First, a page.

We are living in an age where red pens are not allowed to be used by some teachers in schools because the ink gives the wrong message. We are also living in a time when everyone on a youth sports team receives a trophy no matter the team’s record or the child’s contribution. Finally, we are living in a moment where teachers aren’t allowed to fail a child in some schools. I don’t have the definitive answer as to when recognition should be given. That answer comes down to your core values as a parent. What I can do though is to tell you how the best parents I have ever seen work with this issue and how your humble writer approaches the issue with his own children.
Archive for Goal
Have you ever heard of a parenting New Year’s resolution? It’s not the first resolution a person usually has- is it? There are plenty of resolutions involving weight, time, and perhaps income. But, I seldom hear of resolutions people want to focus on concerning their children. Today’s post will focus on a couple of things. The first focus is ideas for parental resolutions. The second is the most effective strategy to implement any resolution.
I feel that sports are a great addition to the maturation process for any child capable of playing. But where a child plays is equally as important as the sport itself.
Some leagues are geared to be competitive. Catholic school sports (in my area) are the first that come to mind-especially in the middle school years. Their goal is to win each game and play the best players in order to achieve their means. Systems are taught but all players aren’t “developed.” The players that coaches concentrate on are the ones again to achieve the final goal of winning. It seems to me the development of a player is more in the hands of the parents. This was true when I was young and I haven’t seen evidence to the contrary.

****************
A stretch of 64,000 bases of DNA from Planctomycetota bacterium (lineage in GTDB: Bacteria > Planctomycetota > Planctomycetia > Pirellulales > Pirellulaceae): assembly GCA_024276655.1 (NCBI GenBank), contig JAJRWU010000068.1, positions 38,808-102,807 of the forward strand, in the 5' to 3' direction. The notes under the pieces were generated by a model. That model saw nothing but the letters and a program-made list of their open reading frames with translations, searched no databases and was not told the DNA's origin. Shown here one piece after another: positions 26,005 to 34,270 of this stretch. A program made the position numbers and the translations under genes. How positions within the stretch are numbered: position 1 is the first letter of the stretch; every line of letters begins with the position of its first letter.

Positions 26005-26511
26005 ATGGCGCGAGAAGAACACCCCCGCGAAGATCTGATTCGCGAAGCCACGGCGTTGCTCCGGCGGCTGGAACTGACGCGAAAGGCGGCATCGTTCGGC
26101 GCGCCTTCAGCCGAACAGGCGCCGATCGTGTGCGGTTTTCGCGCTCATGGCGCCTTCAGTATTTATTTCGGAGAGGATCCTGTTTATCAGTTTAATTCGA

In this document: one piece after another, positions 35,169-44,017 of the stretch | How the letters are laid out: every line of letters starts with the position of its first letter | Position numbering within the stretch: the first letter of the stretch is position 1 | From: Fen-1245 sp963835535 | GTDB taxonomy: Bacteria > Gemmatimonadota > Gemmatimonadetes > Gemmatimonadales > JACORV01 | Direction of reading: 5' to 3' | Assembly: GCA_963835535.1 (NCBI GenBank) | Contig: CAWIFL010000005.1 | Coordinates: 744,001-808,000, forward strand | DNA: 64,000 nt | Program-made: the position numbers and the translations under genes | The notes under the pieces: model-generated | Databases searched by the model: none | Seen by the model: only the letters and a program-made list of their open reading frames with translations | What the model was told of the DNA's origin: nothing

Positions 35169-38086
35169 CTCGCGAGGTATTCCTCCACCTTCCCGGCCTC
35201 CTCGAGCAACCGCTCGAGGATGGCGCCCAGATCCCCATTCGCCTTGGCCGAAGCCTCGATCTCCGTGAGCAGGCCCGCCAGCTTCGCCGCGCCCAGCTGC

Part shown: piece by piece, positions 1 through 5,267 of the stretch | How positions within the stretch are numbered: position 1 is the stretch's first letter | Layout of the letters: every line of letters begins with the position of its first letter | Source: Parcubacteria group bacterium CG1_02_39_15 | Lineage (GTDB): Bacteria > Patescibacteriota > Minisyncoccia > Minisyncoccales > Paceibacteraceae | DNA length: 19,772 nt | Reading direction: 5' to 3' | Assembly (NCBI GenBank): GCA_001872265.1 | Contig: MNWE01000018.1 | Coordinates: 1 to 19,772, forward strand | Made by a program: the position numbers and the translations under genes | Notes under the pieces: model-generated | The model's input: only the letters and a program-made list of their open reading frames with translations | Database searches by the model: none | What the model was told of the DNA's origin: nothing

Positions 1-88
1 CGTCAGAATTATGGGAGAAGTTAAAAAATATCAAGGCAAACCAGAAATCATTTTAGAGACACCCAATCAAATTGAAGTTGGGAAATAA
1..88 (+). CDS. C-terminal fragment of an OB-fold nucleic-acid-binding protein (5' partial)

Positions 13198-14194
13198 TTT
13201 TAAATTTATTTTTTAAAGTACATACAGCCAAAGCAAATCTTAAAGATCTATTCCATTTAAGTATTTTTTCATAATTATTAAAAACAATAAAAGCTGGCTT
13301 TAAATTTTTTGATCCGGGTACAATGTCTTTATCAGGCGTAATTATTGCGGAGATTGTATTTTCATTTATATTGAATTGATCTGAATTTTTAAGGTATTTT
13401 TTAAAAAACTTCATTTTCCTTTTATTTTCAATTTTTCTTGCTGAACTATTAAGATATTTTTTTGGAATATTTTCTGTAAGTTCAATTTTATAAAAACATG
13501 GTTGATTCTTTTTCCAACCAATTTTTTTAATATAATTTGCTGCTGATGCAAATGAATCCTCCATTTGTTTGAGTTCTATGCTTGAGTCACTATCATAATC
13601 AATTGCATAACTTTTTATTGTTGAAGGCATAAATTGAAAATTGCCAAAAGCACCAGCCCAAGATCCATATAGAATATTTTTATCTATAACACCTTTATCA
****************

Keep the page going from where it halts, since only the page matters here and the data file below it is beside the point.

Hello and welcome to another edition where you throw fastball parenting questions my way and I do my best to not strike out. I suspect that today’s answer to the question will not be popular with some parents but it comes from the heart. One of the best parts of writing these thoughts is in knowing that it helps to get people thinking and, hopefully talking. Feel free to agree or disagree in the comments section. Today’s parenting question comes from “Sara.” She asks, “When is the right age to send my daughter to preschool?”
For those who don’t know, I used to be an elementary teacher. I faced the same preschool dilemma many of you (or someone you know) are facing.
The right age to send any child to a preschool is determined by a number of factors. Therefore, I’m not going to give Sara a direct answer because it’s determined based on the circumstances. Here are some things I want Sara to think about.
1. What’s the point of preschool? If Sara’s answer is to learn, then why wouldn’t she teach her child at home in a one to one environment? I think some parents have the assumption schools can teach young children better than we can. In most cases, that’s not true until kids are older and learn more in depth subjects. When I was a child, kids could go to kindergarten at age 5. Over time, 4 year old schools popped up and now that’s been extended to age 3. Where does it end? I believe kids should stay at home and learn in a one on one environment as long as possible.